How Breaking One of the Most Basic Physical Laws Might Explain Dark Energy
Fudging the law of conservation of energy offers a new perspective on dark energy.
Orion's Nebula. Image: DES/Dark Energy Survey
A group of theoretical physicists from France and Mexico has offered a fun new what-if for dark energy, one of physics' most profound outstanding mysteries. As described in the current Physical Review Letters, this proposed solution involves violating a key principle in our most basic understanding of fundamental physics: the conservation of energy. In this new framework, dark energy just represents the sum total of many tiny leaks of non-conserved energy spread throughout the universe. It's a bit weird.
To recap, the law of conservation of energy states that energy in an isolated system can neither be created nor destroyed. It can only change forms. Chemical energy turns to electrical energy in a battery; kinetic energy turns to thermal energy via friction; potential energy turns to kinetic energy as the skydiver leaves the plane. Both old-school Newtonian physics and relatively new-school relativity depend on this law.
Meanwhile, dark energy is the vast something in the universe that adds up to about 68 percent of all energy in existence. Crucially, dark energy is a repulsive force—it pushes things apart. Because of dark energy, the universe is not only expanding, but is accelerating in that expansion. Space itself is being thrown apart, and the more "apart" it becomes, the faster the expansion occurs. Empty space begets dark energy begets empty space. Eventually, that's all there will be: cold, empty space.
Our awareness of dark energy is only about two decades old. In the 1990s, observations made with the Hubble Space Telescope tipped astronomers off that the universe seems to be accelerating in its expansion. The repulsive force responsible for this was dubbed dark energy. Incredibly, circa 1917, Einstein had battled with an explanation for dark energy without ever having been aware of its IRL existence. At the time, he just needed some force that would counteract gravity at cosmic scales to allow the universe to remain in a more or less static state and not immediately collapse in a big crunch.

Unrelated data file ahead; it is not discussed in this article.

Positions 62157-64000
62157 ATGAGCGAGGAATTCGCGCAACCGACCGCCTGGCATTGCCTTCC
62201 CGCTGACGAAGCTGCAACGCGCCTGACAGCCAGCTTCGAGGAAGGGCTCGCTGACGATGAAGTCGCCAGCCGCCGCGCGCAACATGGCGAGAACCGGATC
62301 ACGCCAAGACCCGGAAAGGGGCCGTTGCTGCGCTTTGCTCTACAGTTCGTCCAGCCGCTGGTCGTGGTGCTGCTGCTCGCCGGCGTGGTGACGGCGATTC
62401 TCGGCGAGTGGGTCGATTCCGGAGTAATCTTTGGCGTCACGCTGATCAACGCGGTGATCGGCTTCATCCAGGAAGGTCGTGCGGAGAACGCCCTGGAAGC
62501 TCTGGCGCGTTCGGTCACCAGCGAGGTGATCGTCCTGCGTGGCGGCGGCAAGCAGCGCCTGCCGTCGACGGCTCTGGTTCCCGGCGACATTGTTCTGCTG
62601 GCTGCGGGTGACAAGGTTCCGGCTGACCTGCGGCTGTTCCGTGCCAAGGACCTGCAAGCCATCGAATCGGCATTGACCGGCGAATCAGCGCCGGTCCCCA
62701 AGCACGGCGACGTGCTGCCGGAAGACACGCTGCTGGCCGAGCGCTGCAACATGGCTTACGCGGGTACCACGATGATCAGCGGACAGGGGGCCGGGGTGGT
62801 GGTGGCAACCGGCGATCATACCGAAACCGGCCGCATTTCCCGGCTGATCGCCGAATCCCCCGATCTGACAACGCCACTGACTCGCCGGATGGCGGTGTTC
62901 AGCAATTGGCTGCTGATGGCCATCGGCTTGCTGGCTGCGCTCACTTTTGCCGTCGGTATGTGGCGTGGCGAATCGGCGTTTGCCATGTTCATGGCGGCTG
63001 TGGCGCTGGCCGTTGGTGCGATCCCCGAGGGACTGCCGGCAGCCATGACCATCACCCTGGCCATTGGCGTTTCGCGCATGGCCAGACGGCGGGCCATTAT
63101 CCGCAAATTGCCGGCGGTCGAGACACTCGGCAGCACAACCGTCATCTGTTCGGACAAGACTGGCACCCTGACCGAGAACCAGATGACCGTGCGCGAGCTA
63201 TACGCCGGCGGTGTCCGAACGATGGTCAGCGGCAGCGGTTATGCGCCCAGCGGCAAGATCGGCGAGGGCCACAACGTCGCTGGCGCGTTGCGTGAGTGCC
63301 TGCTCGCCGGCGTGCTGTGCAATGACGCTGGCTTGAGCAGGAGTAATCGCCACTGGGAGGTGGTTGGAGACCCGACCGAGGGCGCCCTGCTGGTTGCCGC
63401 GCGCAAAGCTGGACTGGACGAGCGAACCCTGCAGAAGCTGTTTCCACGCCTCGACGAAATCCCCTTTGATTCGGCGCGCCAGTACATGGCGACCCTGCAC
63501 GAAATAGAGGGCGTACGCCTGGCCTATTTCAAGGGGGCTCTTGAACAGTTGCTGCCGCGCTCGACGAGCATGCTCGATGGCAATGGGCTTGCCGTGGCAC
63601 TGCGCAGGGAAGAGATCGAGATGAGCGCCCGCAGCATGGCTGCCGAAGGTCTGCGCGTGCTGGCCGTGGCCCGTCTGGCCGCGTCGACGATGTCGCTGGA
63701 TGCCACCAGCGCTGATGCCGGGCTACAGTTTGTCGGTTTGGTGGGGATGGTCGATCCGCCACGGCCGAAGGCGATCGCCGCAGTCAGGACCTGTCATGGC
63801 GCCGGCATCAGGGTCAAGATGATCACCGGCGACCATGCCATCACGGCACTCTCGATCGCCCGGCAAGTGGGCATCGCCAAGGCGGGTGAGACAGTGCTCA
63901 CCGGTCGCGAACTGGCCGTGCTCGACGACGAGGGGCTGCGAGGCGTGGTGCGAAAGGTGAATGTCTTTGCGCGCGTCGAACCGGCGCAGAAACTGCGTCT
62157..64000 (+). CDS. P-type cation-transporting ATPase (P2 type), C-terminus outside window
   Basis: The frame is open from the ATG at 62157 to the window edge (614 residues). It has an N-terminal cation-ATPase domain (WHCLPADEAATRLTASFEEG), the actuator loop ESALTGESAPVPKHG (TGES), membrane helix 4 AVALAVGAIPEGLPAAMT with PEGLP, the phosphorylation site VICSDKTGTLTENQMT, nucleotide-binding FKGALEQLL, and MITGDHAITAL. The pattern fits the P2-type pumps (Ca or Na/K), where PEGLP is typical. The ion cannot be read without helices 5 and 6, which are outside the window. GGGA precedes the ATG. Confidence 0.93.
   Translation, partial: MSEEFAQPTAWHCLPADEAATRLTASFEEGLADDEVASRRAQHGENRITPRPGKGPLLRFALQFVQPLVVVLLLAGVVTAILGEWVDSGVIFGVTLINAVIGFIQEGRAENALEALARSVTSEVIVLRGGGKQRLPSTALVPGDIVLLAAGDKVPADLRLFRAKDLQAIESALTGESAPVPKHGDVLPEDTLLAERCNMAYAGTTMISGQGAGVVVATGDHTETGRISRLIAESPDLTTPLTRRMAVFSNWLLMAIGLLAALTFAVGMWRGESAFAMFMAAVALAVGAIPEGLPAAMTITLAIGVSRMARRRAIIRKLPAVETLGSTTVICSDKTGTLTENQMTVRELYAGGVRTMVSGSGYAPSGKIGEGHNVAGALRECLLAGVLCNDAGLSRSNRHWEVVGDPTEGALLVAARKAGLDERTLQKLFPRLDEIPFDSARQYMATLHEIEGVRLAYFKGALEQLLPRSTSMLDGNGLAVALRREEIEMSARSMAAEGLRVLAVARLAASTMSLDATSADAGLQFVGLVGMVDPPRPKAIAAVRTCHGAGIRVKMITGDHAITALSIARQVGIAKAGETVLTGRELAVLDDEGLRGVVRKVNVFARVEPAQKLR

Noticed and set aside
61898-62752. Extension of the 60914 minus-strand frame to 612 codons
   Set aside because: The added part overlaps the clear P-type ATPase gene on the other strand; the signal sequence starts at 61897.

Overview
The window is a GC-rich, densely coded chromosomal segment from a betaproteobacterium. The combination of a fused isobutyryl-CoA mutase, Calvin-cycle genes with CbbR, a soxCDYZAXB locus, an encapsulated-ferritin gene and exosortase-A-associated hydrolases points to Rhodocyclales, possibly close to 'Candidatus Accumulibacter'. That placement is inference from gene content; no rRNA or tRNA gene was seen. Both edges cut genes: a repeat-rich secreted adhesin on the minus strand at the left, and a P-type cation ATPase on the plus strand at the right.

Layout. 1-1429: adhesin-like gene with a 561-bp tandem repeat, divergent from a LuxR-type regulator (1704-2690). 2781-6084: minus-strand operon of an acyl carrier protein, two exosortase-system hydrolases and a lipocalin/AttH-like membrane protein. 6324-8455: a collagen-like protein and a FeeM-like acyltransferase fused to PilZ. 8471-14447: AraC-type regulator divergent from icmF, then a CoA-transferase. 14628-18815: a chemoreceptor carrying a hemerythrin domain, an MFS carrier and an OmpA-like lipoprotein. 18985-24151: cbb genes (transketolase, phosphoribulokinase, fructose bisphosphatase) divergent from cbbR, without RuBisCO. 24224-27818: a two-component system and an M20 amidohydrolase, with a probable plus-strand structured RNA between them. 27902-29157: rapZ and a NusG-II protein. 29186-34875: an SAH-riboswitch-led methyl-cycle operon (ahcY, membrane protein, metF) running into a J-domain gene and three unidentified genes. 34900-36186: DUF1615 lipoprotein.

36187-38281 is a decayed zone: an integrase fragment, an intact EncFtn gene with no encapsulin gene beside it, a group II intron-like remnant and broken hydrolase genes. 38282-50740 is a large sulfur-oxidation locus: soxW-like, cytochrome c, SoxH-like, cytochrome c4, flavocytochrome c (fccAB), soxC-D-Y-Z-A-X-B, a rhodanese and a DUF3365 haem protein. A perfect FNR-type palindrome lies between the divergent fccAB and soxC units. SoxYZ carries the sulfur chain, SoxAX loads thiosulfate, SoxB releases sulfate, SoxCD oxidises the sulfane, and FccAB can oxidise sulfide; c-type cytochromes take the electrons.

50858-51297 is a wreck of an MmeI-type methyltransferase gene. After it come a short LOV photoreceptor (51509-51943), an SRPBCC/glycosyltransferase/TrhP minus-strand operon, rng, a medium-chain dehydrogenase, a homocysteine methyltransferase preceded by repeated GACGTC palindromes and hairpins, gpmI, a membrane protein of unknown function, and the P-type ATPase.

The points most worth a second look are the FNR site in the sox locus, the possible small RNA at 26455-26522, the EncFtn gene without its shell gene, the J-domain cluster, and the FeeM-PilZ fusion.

This was Einstein's cosmological constant. In short time, new astronomical observations of cosmic expansion would allow him to abandon the idea, and so it remained tucked away until the 1990s discovery of dark energy. The accelerating universe and its implied dark energy happened to align with Einstein's shelved cosmological constant and so the idea was reborn. Einstein had imagined a repulsive force permeating empty space, and we now know that this force exists.
This repulsive force has a tempting explanation. We know that empty space breeds a curious fizz of "virtual particles" just because quantum physics forbids actual empty space. So, as the universe expands and more would-be empty space is created, the more repulsive energy exists. That's nice, but as it turns out, the predicted repulsive energy of these virtual particles is vastly smaller than what's required to explain the observed expansion of the universe. Mystery not-solved.
Finally, we return to the current paper. "Ever since the discovery of the acceleration in the Universe's expansion, almost two decades ago, there has been a puzzlement about the strange value of the corresponding cosmological constant Λ , the simplest, and so far most successful, theoretical model that could account for the observed behavior," the authors note. "The origin of this puzzle is that, within the usual framework, the only seemingly natural values that Λ could take are either zero or a value which is 120 orders of magnitude larger than the one indicated by observations."
In the framework proposed by the new paper the cosmological constant isn't so constant; Λ changes in accordance with the aforementioned tiny energy leaks as "a record of the energy-momentum nonconservation during the history of the Universe." It's when the universe reaches current scales that regular matter becomes so diluted by dark energy that Λ starts to look constant.
How these energy leaks are supposed to happen is more difficult to explain. The basic idea is to first imagine gravity as a continuous sheet, a field that has a value at every point all the way down to the infinitely small. Quantum physics is concerned with what happens when we take seemingly continuous fields like this and make them instead "grainy" or quantized—for example, light waves becoming the individualized packets of light known as photons. We don't really have a quantum theory of gravity yet, but if we can imagine at some point that continuous gravitational fields become individual particles, we can imagine that some energy may be lost in that translation.
So, if this energy is loss is real—and that's a big ol' if—we can come up with a pretty convenient place for it to go that helps explain dark energy. Unfortunately, this whole idea just throws us up against another mystery, which is quantum gravity itself. Proving or disproving dark matter-as-energy nonconservation is a long ways off.